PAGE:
Example: Creating a Color Gradient

When creating a visual on a computer, the first step is to have a clear picture of what it will look like. For this example, imagine the sky on a clear day. The horizon shows a lighter blue than the sky directly above, and the color changes continuously all of the way from the horizon to the zenith. If a realistic sky back­ground were needed, then it would be necessary to draw this using the tools avail­able. What would the method be?

First, decide on what the color is at the horizon (y=ymax) and at the highest point in the scene (y=ymin). Now ask: “how many pixels between those points?” The change in pixel color will be the color difference from ymax to ymin divided by the number of pixels. Now simply draw rows of pixels beginning with the horizon and moving up the image (i.e. decreasing Y value) changing the color by this amount each time.

Let’s assume that the color at the horizon is blue (40, 40, 255) and the top of the image is a darker blue (40, 40, 128). The height of the image is 400 pixels; the change in blue over that range is 127 units. Thus, the color change over each pixel is going to be 127.0/400, or about 0.32. A color cannot change a fractional amount, of course, but what this means is that the blue value decreases by ap­proximately 1 unit for every 3-pixel-increase in height. Do not forget that the horizon is at the bottom of the image, which has the greatest Y coordinate value, so that an increase in Y means a decrease in height and vice-versa.

The example program that implements this is as follows:

import pygame width = 400 height = 400

screen = pygame.display.set mode((width, height))

clock = pygame.time.Clock()

pygame.init()

FPS = 10

delta = 127.0/height

while True:

clock.tick(FPS)

mouseX, mouseY = pygame.mouse.get pos()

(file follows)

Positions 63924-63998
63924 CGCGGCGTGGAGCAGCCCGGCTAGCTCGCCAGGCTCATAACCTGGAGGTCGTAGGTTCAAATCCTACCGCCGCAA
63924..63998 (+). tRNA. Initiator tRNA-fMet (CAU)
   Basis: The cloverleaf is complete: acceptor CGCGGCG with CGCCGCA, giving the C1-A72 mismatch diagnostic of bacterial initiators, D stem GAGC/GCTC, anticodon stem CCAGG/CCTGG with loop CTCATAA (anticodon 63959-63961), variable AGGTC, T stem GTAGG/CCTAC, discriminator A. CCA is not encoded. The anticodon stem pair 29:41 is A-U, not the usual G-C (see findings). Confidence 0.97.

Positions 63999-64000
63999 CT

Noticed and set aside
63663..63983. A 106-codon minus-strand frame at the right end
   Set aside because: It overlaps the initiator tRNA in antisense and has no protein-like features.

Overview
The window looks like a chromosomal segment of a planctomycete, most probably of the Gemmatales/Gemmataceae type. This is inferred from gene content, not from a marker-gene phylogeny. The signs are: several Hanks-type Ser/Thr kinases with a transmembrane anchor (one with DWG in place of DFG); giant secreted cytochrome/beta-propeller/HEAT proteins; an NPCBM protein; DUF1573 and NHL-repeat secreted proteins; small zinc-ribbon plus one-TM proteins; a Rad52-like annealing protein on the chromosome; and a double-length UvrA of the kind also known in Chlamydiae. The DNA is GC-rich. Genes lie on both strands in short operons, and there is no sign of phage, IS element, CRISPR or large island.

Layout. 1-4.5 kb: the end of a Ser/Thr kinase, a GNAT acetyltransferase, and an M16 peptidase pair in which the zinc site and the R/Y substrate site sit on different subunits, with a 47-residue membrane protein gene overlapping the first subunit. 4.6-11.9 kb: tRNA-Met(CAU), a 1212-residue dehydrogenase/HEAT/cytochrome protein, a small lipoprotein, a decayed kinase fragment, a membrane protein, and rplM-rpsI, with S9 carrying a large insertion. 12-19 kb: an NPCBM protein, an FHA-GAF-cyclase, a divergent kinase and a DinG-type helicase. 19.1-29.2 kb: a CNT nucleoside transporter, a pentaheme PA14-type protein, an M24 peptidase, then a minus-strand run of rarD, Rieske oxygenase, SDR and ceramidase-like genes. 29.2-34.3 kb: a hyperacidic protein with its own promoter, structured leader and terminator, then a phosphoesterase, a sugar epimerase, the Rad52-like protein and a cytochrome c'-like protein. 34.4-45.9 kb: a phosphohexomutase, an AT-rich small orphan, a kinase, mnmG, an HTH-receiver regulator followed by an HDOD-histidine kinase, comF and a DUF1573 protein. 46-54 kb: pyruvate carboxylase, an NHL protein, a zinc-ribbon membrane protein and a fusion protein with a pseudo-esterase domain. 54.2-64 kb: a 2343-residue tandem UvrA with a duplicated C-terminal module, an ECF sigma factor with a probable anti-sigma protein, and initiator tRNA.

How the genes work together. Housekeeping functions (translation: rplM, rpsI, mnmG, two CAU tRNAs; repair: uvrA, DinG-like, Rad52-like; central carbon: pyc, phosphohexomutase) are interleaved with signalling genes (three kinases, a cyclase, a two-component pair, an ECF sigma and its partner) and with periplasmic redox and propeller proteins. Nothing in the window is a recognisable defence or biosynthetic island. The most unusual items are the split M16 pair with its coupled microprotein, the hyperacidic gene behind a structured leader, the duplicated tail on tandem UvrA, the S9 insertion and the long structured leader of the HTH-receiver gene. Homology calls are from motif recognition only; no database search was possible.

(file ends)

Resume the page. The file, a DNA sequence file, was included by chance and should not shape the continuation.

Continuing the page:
for event in pygame.event.get():

if event.type == pygame.QUIT:

quit()

screen.fill((255, 255, 255))

blue = 255

for y in range(0, height):

yy = height – y

for x in range(0, width):

screen.set at((x, yy), (100, 100, blue))

blue = blue – delta

pygame.display.update()

The gradient image looks like that in 7.5B (a full-color version of this and all images is on the accompanying disk).

### 1. Lines and Curves

Straight lines and curves are more complex objects than pixels, consisting of many pixels in an organized arrangement. A line is drawn by setting pixels. The fact that a line() function exists means that programmers do not have to figure out what pixels to draw and can focus on the higher level construct: the line or curve.

Example: Note Paper Again

The example of drawing a piece of note paper can be done using lines instead of pixels, and will be a little faster. Set the stroke color to blue and draw a col­lection of horizontal lines (i.e., that have the same Y coordinate at the endpoints) separated by 20 pixels, as before. Then draw a vertical red line for the margin. The program is a variation on the previous version (only the drawing portion of the code):

pygame.draw.line(screen, (255,    0,  0),  (25,  0),  (25,height), 1)

pygame.display.update()

The output from this program is the same as that for the version that drew pixels, which is shown in Figure 7.5a.

Source: Parker James R. (2021), Python: An Introduction to Programming, Mercury Learning and Information; Second edition.